California, United States
(also known as Mount Lassen) is the southernmost active volcano in the Cascade Range. It is part of the Cascade Volcanic Arc which is an arc that stretches from northern California to southwestern British Columbia. Located in the Shasta Cascade region of Northern California, Lassen rises 2000 feet above the surrounding terrain and has a volume of half a cubic mile, making it one of the largest lava domes on Earth.
It was created on the destroyed northeastern flank of now gone Mount Tehama, a stratovolcano that was at least 1000 feet higher than Lassen.
Lassen Peak has the distinction of being the only volcano in the Cascades other than Mount St. Helens to erupt during the 20th century. On May 22, 1915, an explosive eruption at Lassen Peak devastated nearby areas and rained volcanic ash as far away as 200 miles to the east. This explosion was the most powerful in a 1914–17 series of eruptions that were the last to occur in the Cascades before the 1980 eruption of Mount St. Helens in Washington. Lassen Volcanic National Park was created in Shasta County, California to preserve the devastated area and nearby volcanic geothermal features.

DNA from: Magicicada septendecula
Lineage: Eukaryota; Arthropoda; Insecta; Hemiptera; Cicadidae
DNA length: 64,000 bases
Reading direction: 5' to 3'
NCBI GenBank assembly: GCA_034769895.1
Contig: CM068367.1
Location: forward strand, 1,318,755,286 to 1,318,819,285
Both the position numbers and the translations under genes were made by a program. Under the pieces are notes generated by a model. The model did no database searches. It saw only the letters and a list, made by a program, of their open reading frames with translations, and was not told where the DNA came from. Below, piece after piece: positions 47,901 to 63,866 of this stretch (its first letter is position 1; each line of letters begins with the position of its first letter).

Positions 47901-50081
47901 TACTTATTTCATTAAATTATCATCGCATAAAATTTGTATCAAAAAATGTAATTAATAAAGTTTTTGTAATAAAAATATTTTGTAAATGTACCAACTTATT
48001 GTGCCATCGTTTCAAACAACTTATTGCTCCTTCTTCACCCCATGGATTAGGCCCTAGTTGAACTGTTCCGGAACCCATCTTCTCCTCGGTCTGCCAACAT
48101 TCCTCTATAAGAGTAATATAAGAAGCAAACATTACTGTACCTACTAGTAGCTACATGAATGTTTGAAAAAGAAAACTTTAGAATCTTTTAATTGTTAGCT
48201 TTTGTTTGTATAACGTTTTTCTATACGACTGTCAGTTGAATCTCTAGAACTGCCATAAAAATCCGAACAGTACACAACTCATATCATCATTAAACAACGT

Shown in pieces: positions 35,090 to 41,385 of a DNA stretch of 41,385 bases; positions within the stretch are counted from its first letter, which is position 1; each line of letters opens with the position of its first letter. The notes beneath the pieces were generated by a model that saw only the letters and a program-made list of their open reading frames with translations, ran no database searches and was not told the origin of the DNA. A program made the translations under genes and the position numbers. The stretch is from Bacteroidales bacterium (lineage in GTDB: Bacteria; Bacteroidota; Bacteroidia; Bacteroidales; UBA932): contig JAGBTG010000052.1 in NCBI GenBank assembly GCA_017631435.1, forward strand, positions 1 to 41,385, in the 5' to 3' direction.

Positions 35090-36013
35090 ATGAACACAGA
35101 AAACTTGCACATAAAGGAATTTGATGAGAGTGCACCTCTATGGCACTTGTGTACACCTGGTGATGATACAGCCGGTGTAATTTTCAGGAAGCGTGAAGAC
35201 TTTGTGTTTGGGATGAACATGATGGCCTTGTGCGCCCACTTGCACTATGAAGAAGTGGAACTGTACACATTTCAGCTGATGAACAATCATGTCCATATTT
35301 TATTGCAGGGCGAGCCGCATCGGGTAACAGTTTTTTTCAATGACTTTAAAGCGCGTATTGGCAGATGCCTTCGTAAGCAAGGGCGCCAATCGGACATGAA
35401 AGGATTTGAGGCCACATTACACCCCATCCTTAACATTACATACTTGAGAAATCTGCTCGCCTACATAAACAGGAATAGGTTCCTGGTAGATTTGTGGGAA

Unlike most lava domes, Lassen is topped by craters. A series of these craters exist around Lassen's summit, although two are now covered by solidified lava and sulfur deposits. Lassen is the largest of a group of more than 30 volcanoes that have erupted over the past 300,000 years in the Lassen Volcanic Center.
Lassen has the highest known snowfall amounts for California with an average annual snowfall of 660 inches and some years receiving over 1000 inches of snow at its base of 8250 feet at Lake Helen. Mount Lassen gets more precipitation (rain, hail, melted snow) than anywhere in the Cascades south of the Three Sisters volcanoes.
This heavy snowfall allows Lassen to retain 14 permanent patches of snow despite Lassen's modest elevation.
Lightning has been known to frequently strike the summit of the volcano during summer thunderstorms.